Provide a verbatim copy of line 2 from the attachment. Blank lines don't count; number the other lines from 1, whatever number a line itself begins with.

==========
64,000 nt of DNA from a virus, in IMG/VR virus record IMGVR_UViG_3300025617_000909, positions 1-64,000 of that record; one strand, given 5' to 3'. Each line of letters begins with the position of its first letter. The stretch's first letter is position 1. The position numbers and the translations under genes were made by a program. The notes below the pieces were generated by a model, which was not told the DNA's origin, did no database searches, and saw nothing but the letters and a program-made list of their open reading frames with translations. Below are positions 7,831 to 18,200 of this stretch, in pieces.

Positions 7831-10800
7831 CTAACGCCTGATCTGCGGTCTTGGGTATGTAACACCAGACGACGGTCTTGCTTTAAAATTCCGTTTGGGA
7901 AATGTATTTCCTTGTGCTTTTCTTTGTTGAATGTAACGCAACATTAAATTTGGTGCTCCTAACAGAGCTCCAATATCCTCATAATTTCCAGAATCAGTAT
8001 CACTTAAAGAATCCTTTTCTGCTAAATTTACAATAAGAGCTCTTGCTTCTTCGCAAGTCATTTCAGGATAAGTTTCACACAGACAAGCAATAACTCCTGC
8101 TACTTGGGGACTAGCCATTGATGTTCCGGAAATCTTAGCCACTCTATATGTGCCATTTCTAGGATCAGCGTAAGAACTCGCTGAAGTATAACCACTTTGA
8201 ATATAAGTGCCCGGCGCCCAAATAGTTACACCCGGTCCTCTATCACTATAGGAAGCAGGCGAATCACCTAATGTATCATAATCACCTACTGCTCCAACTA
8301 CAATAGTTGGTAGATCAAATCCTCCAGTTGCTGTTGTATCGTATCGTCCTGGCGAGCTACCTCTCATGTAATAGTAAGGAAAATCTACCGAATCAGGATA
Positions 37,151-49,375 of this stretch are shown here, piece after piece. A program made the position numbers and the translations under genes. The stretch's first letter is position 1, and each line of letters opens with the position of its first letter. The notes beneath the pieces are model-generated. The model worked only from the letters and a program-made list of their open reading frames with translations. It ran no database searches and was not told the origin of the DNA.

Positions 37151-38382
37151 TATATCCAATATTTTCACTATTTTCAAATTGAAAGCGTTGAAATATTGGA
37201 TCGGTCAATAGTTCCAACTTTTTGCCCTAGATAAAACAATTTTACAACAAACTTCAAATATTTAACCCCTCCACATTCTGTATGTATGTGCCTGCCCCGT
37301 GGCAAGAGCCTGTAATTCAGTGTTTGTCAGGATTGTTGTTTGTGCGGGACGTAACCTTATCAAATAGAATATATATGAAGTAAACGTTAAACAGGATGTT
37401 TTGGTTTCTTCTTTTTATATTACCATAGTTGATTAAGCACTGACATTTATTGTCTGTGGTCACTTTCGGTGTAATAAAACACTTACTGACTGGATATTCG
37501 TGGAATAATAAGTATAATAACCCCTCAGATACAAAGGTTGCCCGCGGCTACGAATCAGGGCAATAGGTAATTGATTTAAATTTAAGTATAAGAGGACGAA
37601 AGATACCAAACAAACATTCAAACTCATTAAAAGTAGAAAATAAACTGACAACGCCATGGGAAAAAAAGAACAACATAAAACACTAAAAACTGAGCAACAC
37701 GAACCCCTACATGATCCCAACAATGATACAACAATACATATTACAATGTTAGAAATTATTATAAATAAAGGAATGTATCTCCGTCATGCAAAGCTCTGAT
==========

Positions 7831-10800